I think the power is only half of the problem. The pedals are much more likely to release as soon as things start twisting and bending as a result of the high forces, and the force is no longer applied directly upwards.
But you have to admit the power is massive. Quote below from Chris Hoy.
“I can’t talk about everything we do in the lab for obvious reasons but we work on stuff to improve our leg speed, high cadence work. Once a week I go in and work on an orgometer[check] set up in the lab which has a massive flywheel attached to a bike which is about 12feet long.
It has two sets of chains to make the gear even bigger. When you push down on the pedal you’d think the break was on because it just doesn’t move. They use that to measure the torque you are producing. The instantaneous torque we generate from pressing the pedal is nearly 700 newton-metres.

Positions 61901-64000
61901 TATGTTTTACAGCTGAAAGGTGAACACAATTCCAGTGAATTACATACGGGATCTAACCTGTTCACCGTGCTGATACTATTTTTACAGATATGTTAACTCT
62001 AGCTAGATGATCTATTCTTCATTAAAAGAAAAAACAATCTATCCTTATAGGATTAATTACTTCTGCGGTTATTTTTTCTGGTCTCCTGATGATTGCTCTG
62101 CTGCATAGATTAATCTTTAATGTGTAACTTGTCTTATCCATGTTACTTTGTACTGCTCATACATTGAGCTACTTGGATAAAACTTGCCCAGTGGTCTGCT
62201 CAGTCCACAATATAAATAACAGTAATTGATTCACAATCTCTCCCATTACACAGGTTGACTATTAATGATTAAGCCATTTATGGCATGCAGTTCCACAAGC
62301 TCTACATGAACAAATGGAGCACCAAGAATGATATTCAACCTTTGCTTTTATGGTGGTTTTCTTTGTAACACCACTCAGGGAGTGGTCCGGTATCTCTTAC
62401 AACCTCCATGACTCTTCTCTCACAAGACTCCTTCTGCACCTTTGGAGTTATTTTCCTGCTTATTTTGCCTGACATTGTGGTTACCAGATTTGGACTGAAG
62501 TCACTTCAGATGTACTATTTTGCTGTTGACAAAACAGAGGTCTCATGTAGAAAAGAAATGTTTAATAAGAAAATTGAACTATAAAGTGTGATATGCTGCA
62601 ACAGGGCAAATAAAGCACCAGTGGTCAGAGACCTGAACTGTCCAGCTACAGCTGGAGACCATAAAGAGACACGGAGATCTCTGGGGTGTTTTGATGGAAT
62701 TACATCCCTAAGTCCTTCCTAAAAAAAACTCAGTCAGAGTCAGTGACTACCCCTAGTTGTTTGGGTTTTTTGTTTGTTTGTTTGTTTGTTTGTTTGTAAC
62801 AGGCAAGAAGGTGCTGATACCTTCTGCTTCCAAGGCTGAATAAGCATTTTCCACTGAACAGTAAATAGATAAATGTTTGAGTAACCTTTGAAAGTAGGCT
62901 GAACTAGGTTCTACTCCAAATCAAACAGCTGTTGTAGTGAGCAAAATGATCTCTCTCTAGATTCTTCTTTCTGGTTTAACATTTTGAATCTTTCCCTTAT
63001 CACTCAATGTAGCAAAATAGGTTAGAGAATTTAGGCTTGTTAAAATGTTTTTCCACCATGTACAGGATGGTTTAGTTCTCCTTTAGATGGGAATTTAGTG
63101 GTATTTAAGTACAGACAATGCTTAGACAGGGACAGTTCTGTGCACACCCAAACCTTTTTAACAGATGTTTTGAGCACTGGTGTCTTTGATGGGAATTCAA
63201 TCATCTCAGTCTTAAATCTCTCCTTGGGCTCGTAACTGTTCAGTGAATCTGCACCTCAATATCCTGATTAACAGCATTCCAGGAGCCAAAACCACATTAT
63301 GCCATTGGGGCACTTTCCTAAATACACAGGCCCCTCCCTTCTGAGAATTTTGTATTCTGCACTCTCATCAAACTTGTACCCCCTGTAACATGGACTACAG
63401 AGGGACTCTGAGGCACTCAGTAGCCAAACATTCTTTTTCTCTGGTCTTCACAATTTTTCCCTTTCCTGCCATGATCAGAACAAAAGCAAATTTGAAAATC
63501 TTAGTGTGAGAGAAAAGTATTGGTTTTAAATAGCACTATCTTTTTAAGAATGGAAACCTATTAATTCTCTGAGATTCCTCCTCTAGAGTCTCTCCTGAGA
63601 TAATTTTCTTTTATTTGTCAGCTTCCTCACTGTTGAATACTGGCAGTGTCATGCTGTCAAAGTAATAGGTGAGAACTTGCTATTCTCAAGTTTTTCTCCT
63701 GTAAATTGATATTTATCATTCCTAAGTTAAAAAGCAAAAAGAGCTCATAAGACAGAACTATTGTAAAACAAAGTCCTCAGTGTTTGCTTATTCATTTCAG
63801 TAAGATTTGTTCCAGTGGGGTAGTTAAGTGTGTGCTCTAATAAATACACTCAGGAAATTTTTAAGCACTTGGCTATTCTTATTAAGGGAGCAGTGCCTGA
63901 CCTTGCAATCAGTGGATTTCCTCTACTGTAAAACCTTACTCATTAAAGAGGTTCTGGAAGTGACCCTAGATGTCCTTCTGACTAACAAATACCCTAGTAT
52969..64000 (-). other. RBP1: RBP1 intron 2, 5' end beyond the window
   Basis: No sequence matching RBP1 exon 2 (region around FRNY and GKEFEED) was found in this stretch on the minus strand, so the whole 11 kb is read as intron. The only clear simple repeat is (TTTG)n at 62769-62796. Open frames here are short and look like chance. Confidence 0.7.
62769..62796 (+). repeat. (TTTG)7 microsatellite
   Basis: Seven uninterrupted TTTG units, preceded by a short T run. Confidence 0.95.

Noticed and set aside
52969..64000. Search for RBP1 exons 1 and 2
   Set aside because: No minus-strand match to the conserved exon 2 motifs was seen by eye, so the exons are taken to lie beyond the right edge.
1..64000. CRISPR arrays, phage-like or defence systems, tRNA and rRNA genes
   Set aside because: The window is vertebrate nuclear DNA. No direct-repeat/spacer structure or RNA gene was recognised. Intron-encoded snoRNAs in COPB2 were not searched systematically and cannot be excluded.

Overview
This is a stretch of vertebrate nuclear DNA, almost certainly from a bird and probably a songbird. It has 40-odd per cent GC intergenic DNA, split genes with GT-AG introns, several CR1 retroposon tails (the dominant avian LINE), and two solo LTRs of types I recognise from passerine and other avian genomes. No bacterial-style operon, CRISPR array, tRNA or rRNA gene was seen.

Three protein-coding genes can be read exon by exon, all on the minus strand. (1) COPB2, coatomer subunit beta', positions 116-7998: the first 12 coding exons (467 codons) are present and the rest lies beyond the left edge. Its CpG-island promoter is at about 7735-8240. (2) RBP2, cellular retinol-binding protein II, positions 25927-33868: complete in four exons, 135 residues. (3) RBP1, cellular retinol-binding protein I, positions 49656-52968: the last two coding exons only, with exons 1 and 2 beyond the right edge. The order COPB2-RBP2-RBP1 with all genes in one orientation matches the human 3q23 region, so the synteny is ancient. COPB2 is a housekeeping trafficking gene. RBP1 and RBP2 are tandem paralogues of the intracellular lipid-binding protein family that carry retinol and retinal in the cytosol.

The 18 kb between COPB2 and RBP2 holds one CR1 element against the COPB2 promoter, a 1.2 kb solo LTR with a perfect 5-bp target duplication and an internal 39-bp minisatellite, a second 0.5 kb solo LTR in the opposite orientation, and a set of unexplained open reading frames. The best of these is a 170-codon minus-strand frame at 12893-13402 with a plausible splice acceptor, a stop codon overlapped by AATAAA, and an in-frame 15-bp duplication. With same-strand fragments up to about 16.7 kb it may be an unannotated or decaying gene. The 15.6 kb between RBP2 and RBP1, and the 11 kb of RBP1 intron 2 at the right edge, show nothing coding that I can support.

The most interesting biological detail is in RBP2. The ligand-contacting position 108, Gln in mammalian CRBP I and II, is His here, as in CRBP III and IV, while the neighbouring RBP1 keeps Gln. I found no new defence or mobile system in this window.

A Ferrari would produced 400 to 500 newton-metres (obviously they can maintain it) but for a split second we are generating a greater force through those cranks. That is what we are trying to improve, that ability to apply force quickly. You are trying to apply a force at as higher speed as possible."
And he produces way over 2000w of power on a sprint.